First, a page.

of [such] the actual and full consideration; provided that in the case of a lease or sublease, this chapter shall apply only to a lease or sublease whose full unexpired term is for a period of five years or more, and in those cases, including [(], where appropriate[)], those cases where the lease has been extended or amended, the tax in this chapter shall be based on the cash value of the lease rentals discounted to present day value and capitalized at the rate of six per cent, plus the actual and full consideration paid or to be paid for any and all improvements, if any, that shall include on-site as well as off-site improvements, applicable to the leased premises; and provided further that the tax imposed for each transaction shall be not less than $1."

SECTION 5. Section 247-7, Hawaii Revised Statutes, is amended to read as follows:

"247-7 Disposition of taxes. All taxes collected under this chapter shall be paid into the state treasury to the credit of the general fund of the State, to be used and expended for the purposes for which the general fund was created and exists by law; provided that of the taxes collected each fiscal year:

(1) Ten per cent or $5,100,000, whichever is less, shall be paid into the land conservation fund established pursuant to section 173A-5; [and]

(2) Fifty per cent or $38,000,000, whichever is less, shall be paid into the rental housing revolving fund established by section 201H-202[.]; and

(3) One hundred per cent of the taxes collected on the sale of oceanfront property pursuant to section 247‑2(2)(G) shall be paid into the Hawaii beach preservation revolving fund established by section 171-A."

PART IV

SECTION 6. Section 205A-43.5, Hawaii Revised Statutes, is amended by amending subsection (a) to read as follows:

"(a) Prior to action on a variance application, the authority shall hold a public hearing under chapter 91. By adoption of rules under chapter 91, the authority may delegate responsibility to the department. Public and private notice, including reasonable notice to abutting property owners and persons who have requested this notice, shall be provided, but a public hearing may be waived prior to action on a variance application for:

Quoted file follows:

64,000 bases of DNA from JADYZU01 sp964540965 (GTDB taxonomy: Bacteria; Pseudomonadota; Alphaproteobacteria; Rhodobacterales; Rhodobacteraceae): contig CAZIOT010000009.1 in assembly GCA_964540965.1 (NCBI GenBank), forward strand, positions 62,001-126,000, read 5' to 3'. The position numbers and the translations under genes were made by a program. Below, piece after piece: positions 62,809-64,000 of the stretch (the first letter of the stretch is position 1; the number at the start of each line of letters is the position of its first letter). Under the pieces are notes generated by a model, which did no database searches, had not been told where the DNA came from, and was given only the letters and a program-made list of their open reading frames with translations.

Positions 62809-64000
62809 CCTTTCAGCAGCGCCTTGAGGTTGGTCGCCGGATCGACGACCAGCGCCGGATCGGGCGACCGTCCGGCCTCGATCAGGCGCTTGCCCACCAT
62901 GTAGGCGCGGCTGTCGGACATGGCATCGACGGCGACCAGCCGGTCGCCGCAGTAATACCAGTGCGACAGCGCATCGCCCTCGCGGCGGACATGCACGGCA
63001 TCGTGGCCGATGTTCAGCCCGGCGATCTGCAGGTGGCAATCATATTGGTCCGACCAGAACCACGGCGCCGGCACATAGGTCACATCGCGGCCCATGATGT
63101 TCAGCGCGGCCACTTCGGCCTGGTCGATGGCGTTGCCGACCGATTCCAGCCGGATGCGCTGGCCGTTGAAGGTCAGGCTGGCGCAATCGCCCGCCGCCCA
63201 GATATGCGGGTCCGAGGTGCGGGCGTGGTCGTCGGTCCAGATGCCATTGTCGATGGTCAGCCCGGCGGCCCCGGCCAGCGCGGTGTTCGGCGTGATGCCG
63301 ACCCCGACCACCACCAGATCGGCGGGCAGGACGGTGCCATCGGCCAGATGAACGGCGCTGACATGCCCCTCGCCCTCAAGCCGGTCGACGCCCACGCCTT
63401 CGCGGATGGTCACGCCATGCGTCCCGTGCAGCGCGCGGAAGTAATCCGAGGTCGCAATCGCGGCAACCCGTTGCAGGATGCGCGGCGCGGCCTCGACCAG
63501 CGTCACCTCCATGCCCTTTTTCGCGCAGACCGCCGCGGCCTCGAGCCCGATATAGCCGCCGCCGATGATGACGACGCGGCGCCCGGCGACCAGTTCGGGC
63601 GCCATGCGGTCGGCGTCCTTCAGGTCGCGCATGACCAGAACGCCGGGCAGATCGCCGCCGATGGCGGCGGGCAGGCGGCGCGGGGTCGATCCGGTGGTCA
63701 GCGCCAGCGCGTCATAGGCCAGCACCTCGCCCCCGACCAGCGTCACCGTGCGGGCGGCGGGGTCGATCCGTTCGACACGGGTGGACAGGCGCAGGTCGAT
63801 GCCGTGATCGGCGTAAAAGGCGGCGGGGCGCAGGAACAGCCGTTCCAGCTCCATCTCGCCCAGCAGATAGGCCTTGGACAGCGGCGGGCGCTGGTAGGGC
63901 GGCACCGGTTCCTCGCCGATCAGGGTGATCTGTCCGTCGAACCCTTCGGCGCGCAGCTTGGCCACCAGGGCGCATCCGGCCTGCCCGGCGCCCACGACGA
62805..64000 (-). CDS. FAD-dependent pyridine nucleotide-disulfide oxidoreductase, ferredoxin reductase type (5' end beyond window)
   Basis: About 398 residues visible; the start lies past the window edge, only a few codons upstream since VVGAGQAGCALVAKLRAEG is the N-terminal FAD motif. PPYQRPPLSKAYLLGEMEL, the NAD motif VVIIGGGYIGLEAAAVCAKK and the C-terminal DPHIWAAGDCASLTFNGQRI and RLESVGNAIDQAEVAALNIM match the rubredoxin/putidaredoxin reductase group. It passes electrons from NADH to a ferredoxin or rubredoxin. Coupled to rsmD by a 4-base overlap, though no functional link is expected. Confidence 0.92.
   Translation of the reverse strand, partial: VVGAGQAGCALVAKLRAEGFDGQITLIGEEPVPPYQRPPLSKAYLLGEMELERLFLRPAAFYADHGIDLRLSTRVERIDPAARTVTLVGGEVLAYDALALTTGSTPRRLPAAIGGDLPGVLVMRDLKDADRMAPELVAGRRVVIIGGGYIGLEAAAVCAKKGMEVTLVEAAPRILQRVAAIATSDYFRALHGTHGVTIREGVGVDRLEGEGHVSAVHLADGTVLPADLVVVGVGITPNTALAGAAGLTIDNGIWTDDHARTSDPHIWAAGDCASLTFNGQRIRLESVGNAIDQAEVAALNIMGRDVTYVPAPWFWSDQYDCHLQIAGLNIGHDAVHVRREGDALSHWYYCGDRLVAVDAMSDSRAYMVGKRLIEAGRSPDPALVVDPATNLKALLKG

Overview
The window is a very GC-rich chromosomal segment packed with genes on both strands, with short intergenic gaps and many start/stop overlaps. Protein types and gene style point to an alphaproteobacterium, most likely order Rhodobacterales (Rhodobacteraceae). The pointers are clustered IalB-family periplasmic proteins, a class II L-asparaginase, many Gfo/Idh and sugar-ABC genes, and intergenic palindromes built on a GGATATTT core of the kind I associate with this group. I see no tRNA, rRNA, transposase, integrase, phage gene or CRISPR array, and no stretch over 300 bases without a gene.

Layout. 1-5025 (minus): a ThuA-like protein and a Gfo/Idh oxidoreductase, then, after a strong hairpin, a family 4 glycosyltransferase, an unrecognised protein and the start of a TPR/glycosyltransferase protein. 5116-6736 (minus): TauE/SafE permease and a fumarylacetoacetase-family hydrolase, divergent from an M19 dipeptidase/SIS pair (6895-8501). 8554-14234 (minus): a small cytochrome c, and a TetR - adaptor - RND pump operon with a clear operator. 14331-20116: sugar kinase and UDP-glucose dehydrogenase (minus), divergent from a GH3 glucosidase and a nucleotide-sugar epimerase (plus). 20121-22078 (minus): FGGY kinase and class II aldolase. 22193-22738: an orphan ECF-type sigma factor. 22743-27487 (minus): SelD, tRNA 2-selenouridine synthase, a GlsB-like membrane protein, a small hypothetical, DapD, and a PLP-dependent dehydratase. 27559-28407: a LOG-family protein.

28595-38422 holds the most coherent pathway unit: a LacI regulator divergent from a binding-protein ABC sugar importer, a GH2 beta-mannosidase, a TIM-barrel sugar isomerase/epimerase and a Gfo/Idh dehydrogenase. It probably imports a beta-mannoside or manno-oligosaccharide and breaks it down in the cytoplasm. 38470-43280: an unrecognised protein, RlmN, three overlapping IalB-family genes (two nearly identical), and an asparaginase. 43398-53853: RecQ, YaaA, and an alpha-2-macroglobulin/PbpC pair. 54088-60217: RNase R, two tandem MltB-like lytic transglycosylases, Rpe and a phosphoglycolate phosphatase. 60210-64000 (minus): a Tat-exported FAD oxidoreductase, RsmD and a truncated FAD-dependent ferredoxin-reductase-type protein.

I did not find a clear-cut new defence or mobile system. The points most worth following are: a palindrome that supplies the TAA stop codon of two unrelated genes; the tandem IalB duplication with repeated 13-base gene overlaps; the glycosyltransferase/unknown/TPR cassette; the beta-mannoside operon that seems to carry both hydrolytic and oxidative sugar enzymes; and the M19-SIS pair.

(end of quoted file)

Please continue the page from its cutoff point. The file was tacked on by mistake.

(1) Stabilization of shoreline erosion by the moving of sand entirely on public lands;

(2) [Protection] Temporary protection of a legal structure or public facility, including any facility owned by a public utility that is regulated pursuant to chapter 269[,] and excluding shore protection structures, that does not fix the shoreline, under an emergency authorization issued by the authority; provided that the structure or public facility is at risk of immediate damage from shoreline erosion, the proposed construction shall not artificially fix the shoreline, and the authorization does not exceed three years;

(3) Other structures or activities; provided that no person or agency has requested a public hearing within twenty-five calendar days after public notice of the application; or

(4) Maintenance, repair, reconstruction, and minor additions or alterations of legal boating, maritime, or watersports recreational facilities, that result in little or no interference with natural shoreline processes."

SECTION 7. Section 205A-44, Hawaii Revised Statutes, is amended to read as follows:

"205A-44 Prohibitions. (a) The mining or taking of sand, dead coral or coral rubble, rocks, soil, or other beach or marine deposits from the shoreline area is prohibited with the following exceptions:

(1) [The inadvertent taking from the shoreline area of the materials, such as those inadvertently carried away on the body, and on clothes, toys, recreational equipment, and bags;